It's nice to see that there is more support of this episode here than it sounded like there might be based on the MA notes in the main body. It's funny that I still don't really see it as slow, possibly because that sense of dread still seems to come across so strongly to me and cements everything else. Also, I kind of liked how people were reacting to others talking--you could see their tethers getting increasingly frayed, so the fact that anyone was talking to them--Picard in particular was this way--whether slowly or not was just too much for them to handle. The talkiness worked perfectly to underscore their emotional collapse.

That stuff in Ten Forward sure plays differently after Jan. 6, doesn't it?
posted by kitten kaboodle at 7:07 PM on February 11 [2 favorites]


I found myself wondering why Acting Captain Data, specifically given command by Picard, kept asking Picard what to do.

I could have done without the never-before- and never-again-seen Gillespie, but otherwise this is a fine outing.
posted by hanov3r at 7:14 PM on February 11


The accompanying episode of The Greatest Generation has to be the best one I've heard so far. If I remember right, they liked the episode, but said it's central sin was that it did a lot of tell-but-don't-show. That rings true with a few things I remember--although not the morgue scene, which was pretty cool.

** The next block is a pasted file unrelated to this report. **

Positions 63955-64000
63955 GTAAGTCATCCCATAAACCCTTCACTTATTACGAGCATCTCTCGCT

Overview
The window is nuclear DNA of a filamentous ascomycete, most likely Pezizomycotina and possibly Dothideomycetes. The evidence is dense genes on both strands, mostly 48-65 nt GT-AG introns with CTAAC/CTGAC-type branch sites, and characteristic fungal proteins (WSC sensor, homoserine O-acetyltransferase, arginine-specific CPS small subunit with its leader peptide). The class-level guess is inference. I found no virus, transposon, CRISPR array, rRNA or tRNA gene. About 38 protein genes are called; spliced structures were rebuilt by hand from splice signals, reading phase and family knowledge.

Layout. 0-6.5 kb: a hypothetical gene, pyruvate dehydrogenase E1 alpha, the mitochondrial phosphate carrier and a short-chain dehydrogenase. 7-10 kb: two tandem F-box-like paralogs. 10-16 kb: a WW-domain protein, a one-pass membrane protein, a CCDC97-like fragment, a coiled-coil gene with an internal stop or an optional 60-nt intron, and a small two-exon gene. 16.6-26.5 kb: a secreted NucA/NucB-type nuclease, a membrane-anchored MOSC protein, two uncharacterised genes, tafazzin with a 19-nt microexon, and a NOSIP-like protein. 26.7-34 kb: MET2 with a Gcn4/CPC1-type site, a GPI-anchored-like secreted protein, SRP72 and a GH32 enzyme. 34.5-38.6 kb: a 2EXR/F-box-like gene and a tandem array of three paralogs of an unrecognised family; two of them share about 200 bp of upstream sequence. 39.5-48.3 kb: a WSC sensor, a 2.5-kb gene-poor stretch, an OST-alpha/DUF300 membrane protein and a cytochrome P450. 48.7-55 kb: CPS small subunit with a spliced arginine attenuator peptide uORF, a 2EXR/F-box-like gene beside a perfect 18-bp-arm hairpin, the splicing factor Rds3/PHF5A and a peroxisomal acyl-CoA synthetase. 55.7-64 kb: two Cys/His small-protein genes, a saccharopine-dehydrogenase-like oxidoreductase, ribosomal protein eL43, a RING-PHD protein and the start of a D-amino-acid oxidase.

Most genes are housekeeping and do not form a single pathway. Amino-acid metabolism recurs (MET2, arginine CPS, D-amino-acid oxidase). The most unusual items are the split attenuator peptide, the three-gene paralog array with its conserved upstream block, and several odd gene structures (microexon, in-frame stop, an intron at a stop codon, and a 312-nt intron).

My complaint about Troi flying scenes is not that the effects were bad (and they did make me laugh), but that we kept seeing it and it seemed determined to go nowhere. Right at the end it proves to be a key to solving the mystery, but for most of the ep it just felt like a frustrating waste of time.
posted by polecat at 1:33 PM on February 12 [1 favorite]


I found myself wondering why Acting Captain Data, specifically given command by Picard, kept asking Picard what to do.

I think that Data was consulting Picard, with the understanding that if Picard started making really wacky suggestions Data could just disregard it. Data knew that he was only in charge due to special circumstances and he was trying to handle things the way Picard would've wanted.
posted by Ursula Hitler at 5:30 PM on February 12 [2 favorites]